Alternative facts only widen national divides

Sam Rosenblatt, Contributing Writer

Recently inaugurated President Donald Trump has made a habit of antagonizing the media since the start of his campaign in June 2015. His attacks on the media were occasionally justified; for instance, most national media sources gave Trump little to no chance of defeating Hillary Clinton in the general election. They were wrong, to their widespread chagrin, and Trump went after them for it.

Trump’s dissatisfaction with the media has since continued into his ascension into presidency. Just before assuming office, he called CNN “fake news” after the organization reported on an intelligence briefing Trump received that featured unverified allegations about his ties to Russia.

Then White House Press Secretary Sean Spicer claimed that Trump’s inauguration drew the largest audience in history. When photographs and other empirical data from the inauguration seemed to indicate otherwise, Counselor to the President Kellyanne Conway said Spicer and the administration were supplying “alternative facts” to those presented by the media.

Now, Trump is falsely claiming that his nearly 2.9 million vote loss in the popular vote is the result of millions of people voting illegally. He is also calling two of the nation’s most reputable news sources, The New York Times and Washington Post, “fake news,” “dishonest,” and “failing.”

There are many conclusions one can draw from these incidents, but the most glaring is that Trump is hurting, not helping, the country by attacking facts and the news organizations that report them. Some news organizations may lean to the left of center, but Trump should not be attacking them for doing their job with integrity. Support him or not, it’s undeniable that Trump is a highly controversial figure, and is treated as such by news media.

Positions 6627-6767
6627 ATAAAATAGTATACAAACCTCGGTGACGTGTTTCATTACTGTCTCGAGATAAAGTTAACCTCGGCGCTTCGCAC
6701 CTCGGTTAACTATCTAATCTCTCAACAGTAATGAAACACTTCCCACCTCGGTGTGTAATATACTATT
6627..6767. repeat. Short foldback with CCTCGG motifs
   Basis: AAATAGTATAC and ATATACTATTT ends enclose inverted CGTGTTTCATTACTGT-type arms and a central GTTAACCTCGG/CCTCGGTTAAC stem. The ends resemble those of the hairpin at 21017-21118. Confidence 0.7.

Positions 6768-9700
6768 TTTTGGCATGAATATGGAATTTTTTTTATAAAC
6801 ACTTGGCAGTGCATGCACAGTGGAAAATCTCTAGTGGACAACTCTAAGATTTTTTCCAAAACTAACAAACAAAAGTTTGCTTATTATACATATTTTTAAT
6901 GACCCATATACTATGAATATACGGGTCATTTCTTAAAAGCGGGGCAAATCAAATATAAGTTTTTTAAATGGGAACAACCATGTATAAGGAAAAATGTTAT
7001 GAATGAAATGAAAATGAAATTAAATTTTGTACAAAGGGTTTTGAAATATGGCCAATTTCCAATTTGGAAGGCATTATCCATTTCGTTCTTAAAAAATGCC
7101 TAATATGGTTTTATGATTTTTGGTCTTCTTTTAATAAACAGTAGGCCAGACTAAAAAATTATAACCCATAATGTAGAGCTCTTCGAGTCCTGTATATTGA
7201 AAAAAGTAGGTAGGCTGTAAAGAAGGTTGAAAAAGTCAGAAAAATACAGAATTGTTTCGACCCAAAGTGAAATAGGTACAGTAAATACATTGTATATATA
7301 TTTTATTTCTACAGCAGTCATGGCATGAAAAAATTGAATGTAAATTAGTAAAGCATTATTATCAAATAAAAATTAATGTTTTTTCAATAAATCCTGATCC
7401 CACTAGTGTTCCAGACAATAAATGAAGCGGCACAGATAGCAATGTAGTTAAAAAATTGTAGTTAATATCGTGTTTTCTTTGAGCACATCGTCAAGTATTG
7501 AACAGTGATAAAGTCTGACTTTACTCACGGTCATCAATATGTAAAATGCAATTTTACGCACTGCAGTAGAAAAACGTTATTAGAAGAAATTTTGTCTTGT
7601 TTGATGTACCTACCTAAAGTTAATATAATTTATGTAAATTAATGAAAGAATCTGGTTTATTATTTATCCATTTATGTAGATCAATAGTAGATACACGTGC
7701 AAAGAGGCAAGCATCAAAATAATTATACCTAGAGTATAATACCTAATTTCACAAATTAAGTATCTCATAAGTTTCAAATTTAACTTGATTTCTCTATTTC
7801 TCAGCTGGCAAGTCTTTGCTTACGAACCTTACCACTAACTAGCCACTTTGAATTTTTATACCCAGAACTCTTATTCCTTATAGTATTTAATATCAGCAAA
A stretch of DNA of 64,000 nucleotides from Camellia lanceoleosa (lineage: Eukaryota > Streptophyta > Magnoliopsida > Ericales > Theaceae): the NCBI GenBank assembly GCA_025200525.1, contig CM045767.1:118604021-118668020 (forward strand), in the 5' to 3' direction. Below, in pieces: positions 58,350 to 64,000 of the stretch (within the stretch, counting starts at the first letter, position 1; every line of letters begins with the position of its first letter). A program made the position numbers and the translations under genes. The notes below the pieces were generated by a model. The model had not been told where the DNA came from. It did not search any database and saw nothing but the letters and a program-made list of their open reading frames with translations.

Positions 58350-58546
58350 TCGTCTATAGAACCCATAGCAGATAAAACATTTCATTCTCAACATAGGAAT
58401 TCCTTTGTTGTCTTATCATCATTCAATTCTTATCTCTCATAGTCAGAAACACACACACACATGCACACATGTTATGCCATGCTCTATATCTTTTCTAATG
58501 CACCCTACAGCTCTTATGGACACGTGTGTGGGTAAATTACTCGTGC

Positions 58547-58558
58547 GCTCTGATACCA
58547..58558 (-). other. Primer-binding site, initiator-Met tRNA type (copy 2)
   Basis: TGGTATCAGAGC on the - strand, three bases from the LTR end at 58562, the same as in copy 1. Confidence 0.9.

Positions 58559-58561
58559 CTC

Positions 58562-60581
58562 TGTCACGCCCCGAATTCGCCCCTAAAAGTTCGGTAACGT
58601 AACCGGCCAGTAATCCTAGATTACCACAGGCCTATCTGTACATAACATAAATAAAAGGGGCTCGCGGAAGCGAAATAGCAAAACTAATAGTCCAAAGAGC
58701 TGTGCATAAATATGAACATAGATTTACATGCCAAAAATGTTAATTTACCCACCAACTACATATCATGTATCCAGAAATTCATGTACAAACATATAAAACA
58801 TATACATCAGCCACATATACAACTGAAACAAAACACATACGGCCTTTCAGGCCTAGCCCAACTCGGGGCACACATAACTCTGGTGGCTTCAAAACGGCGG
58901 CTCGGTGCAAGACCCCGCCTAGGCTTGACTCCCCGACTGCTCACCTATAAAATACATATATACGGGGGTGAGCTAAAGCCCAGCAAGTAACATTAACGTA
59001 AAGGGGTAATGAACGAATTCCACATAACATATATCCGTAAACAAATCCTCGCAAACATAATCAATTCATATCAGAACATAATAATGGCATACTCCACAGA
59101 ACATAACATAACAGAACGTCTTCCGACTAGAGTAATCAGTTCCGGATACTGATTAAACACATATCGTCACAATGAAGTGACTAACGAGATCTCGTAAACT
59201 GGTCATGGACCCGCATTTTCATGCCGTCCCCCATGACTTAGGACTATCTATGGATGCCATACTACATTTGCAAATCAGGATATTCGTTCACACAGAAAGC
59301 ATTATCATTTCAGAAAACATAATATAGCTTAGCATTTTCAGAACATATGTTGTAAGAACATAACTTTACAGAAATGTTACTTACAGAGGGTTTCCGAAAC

Moreover, Trump has no authority to question the legitimacy of his loss in the popular vote. If anything, the United States has been making it harder, not easier, to vote in recent years as many states have passed strict voter ID laws despite little evidence of voter fraud. This false accusation only highlights America’s failure to increase turnout in elections, rather than proving that voter fraud is a problem.

If Trump truly desires to succeed as president and satisfy his ever-apparent ego, he should drop his war on news. His presidency is as controversial as seems humanly possible right now, so fueling the fire is the least productive thing he can do for our country.

Trump must serve not only his voters, but liberals, conservatives, and moderates alike. If he desires favorable news coverage and public opinion, he must implement policy that improves our all of our lives. That is the only way the coverage will change. That’s a fact, no alternatives.

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